This week we shift emphasis from thinking historiographically to thinking pedagogically. Our session will start with a presentation by Suzanne Le-May Sheffield and a discussion of teaching practices and challenges facing Teaching Assistants. I encourage you to visit the CLT's web site, which has a number of useful resources.
Before I discuss this week's themes and reading, here is the excerpt that Michael circulated Monday, along with his comment: "After reading the Jill Lepore "Just the Facts, Ma'am" article about men writing history and women reading novels, I looked up the etymology of history and noted that the word comes from the Greek for wise man, judge and that story is differentiated from history around the 1500s when the first novels were being written."
History: 1390, "relation of incidents" (true or false), from O.Fr. historie, from L. historia "narrative, account, tale, story," from Gk. historia "a learning or knowing by inquiry, history, record, narrative," from historein "inquire," from histor "wise man, judge". In M.E., not differentiated from story; sense of "record of past events" probably first attested 1485. Sense of "systematic account (without reference to time) of a set of natural phenomena" (1567) is now obs. except in natural history. What is historic (1669) is noted or celebrated in history; what is historical (1561) deals with history. Historian "writer of history in the higher sense," distinguished from a mere annalist or chronicler, is from 1531.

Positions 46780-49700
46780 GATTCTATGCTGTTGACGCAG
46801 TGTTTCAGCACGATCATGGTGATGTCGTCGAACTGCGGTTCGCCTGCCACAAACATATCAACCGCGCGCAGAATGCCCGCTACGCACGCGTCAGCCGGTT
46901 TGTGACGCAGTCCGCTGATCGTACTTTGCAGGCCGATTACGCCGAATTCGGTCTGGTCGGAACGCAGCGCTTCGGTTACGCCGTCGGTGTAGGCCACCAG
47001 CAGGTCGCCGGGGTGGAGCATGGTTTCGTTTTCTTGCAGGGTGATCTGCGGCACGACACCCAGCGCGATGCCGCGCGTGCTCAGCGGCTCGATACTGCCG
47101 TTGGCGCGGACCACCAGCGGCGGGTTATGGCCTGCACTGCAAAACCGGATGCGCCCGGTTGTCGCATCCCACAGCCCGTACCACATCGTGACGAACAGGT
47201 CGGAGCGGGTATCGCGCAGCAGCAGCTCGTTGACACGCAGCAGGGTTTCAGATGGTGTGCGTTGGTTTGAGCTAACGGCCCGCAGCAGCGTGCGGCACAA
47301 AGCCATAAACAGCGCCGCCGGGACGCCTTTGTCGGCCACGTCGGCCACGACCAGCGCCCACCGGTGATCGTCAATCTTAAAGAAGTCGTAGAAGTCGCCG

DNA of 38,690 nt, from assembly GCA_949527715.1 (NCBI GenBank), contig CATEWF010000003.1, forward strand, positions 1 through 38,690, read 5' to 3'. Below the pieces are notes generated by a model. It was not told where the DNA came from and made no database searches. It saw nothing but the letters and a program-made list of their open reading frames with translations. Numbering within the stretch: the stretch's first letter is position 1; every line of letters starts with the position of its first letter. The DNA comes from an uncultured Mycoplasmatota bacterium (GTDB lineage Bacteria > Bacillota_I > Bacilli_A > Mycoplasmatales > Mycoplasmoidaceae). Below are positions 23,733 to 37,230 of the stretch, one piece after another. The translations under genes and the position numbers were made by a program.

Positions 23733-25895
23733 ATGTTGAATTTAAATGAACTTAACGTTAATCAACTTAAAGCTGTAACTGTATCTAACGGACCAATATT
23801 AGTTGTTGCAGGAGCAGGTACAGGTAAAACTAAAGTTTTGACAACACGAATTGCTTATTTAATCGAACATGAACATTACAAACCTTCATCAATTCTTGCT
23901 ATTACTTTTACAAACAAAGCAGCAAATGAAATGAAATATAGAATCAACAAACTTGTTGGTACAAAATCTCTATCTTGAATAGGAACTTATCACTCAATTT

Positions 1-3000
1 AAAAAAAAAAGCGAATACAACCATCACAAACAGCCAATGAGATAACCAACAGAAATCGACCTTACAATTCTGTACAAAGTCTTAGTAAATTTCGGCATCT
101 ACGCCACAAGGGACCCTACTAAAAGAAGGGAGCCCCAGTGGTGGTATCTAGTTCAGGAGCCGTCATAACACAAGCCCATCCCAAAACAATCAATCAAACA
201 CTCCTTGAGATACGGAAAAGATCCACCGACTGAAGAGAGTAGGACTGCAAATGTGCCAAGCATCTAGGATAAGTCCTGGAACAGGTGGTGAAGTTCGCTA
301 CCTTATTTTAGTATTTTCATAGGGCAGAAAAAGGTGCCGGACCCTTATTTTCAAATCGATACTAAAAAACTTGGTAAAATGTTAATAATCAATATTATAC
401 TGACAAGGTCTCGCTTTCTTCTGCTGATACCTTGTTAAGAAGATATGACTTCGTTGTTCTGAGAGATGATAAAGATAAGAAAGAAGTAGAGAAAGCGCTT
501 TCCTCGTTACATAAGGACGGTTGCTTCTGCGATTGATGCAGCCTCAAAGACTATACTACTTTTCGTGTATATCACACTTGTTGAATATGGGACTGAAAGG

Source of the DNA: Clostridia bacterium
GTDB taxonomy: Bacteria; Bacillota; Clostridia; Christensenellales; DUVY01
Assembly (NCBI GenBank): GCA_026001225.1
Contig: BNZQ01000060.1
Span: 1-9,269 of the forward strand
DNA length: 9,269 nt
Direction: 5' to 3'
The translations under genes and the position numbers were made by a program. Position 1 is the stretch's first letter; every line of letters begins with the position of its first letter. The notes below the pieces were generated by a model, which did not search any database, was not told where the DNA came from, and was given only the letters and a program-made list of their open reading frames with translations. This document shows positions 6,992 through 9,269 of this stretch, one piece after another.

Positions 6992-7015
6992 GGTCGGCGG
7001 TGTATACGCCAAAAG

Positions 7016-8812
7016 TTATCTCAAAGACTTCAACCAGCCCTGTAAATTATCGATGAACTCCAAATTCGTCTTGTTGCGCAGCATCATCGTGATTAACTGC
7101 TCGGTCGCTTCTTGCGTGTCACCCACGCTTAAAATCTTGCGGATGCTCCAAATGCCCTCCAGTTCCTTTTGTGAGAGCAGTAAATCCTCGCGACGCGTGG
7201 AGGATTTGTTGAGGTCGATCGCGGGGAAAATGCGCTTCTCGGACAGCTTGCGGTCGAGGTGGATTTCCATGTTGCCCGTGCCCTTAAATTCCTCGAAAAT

Story: "account of some happening," c.1225, "narrative of important events or celebrated persons of the past," from O.Fr. estorie, from L.L. storia and L. historia "history, account, tale, story" (see history). Meaning "recital of true events" first recorded c.1375; sense of "narrative of fictitious events meant to entertain" is from c.1500. Not differentiated from history till 1500s.
Like history, education has an interesting etymology, and it draws on a number of related concepts, such as pedagogy and enlightenment. I encourage you to visit the online etymology dictionary, and the online OED, and review the history of these concepts.
This week's required reading challenges readers to think critically about the meaning and goals of education. Postman is referring to education generally, but I think his observations hold for academia as well. As you read his article -- it's quite short, so you will have plenty of time to reflect on his provocative ideas -- please think about how his approach to education relates to our discussion of history. How are education and history similar and/or different? What does Postman's taxonomy of stupidity have to say to historians?
As you reflect on his article, you may want to consult the Fallacy Files web site, which has entries for most of the "balderdash" that Postman cites, such as either/or thinking, conflating facts & inferences, et cetera. If history is like education, should we focus on curing historical error rather than achieving historical arete?